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I. Ryan replied on Wed, Mar 30 2011 10:08 PM

MrSchnapps:

You need to read more Hume and Bertrand Russell to realize the full extent of the problem of the uniformity of nature and the move from particulars to universals.

About the problem of the move from particulars to universals, where exactly would I find that in Hume and Russell?

If I wrote it more than a few weeks ago, I probably hate it by now.

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StrangeLoop:
P.P.S. Sanchez, if you can, please correct me where I've misunderstood you or Mises, or where I've outright ignored your arguments. I have much respect for your informed opinion on these matters.

Hi StrangeLoop,

As AJ said, you don't seem to have addressed my last post at all.

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The teleological perspective is a lower-resolution of reality. I would claim we can (and should frequently) take the intentional stance when explaining human action; however, this is fundamentally for economical and heuristic reasons, not for more precisely approximating truth.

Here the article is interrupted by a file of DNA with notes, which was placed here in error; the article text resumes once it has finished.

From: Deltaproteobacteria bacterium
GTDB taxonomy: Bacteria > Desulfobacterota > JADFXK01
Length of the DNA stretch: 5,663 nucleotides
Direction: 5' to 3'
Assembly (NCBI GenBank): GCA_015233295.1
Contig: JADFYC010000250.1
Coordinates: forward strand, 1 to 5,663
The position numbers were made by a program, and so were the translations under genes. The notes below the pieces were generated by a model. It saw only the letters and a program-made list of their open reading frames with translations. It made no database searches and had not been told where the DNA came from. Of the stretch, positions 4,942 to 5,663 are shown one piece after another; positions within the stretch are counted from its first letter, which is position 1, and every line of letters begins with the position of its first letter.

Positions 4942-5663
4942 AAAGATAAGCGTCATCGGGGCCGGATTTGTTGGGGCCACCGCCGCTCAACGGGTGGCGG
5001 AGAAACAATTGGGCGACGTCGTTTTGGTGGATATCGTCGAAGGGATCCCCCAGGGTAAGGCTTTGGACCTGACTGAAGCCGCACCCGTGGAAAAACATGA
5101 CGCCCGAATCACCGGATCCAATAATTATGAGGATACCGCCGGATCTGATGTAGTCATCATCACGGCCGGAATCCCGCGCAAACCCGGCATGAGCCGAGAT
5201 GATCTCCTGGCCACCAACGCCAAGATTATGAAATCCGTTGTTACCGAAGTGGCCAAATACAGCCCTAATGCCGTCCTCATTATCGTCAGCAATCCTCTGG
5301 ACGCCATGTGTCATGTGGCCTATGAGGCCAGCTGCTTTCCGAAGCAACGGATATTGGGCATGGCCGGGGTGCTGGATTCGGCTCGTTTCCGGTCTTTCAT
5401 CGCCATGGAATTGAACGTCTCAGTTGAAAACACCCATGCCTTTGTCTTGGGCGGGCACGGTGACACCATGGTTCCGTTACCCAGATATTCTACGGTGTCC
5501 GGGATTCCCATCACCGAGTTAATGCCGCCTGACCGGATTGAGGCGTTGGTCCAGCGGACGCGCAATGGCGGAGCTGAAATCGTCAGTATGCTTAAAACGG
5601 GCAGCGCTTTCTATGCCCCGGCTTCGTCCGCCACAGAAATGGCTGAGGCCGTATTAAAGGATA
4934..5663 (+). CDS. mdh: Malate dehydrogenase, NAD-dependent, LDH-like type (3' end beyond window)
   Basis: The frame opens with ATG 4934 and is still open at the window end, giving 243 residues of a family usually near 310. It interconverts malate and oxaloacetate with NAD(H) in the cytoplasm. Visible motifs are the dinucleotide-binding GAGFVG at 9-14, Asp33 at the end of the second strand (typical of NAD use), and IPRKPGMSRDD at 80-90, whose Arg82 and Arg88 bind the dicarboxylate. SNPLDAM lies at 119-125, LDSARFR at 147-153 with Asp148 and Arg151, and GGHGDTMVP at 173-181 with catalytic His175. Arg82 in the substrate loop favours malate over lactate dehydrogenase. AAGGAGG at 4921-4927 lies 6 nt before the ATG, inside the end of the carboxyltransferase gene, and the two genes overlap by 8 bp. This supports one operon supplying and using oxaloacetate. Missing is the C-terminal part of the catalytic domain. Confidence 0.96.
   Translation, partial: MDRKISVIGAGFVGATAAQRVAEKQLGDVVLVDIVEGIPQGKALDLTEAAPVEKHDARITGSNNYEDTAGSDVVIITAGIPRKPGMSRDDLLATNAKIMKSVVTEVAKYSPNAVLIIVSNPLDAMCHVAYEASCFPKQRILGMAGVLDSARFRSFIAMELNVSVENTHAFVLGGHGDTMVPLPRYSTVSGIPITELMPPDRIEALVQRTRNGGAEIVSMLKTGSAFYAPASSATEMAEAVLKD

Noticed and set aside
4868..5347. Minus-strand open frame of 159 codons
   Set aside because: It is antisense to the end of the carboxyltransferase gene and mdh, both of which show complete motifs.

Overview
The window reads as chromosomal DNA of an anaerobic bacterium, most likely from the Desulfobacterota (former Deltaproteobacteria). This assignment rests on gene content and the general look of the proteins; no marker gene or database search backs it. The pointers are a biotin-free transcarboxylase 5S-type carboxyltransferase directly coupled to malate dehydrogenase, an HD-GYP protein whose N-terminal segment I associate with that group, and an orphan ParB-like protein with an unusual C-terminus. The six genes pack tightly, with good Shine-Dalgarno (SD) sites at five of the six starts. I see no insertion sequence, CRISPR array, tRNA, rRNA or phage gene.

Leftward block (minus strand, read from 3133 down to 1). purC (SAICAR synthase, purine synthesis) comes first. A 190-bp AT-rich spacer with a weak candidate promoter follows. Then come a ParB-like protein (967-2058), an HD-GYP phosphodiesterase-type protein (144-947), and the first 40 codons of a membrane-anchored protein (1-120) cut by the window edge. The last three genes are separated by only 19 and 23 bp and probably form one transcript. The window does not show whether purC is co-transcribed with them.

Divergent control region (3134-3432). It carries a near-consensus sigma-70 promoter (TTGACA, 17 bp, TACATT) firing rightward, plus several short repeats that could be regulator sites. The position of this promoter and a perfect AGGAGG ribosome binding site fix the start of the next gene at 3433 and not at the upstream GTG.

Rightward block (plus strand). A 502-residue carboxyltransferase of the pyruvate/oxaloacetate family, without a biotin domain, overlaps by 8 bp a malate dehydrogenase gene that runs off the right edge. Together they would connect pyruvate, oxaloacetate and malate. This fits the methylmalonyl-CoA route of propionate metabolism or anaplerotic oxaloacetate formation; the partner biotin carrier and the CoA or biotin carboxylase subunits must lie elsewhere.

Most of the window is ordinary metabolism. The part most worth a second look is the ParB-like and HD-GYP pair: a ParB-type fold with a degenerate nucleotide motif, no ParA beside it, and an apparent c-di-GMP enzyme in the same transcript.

To prohibit anti-teleological explanations from economics is to privilege a particular methodology arbitrarily. A more pluralistic approach (e.g., neuroeconomics) can be illuminating.

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StrangeLoop:

The teleological perspective is a lower-resolution of reality. I would claim we can (and should frequently) take the intentional stance when explaining human action; however, this is fundamentally for economical and heuristic reasons, not for more precisely approximating truth.

To prohibit anti-teleological explanations from economics is to privilege a particular methodology arbitrarily. A more pluralistic approach (e.g., neuroeconomics) can be illuminating.

You still seem to be missing my point.  By undertaking the effort of "explaining human action" or looking for explanations in economics, you are already taking the intentional stance.  I posted an edit list for my paper, which includes a more refined statement of my position that will hopefully make it more clear...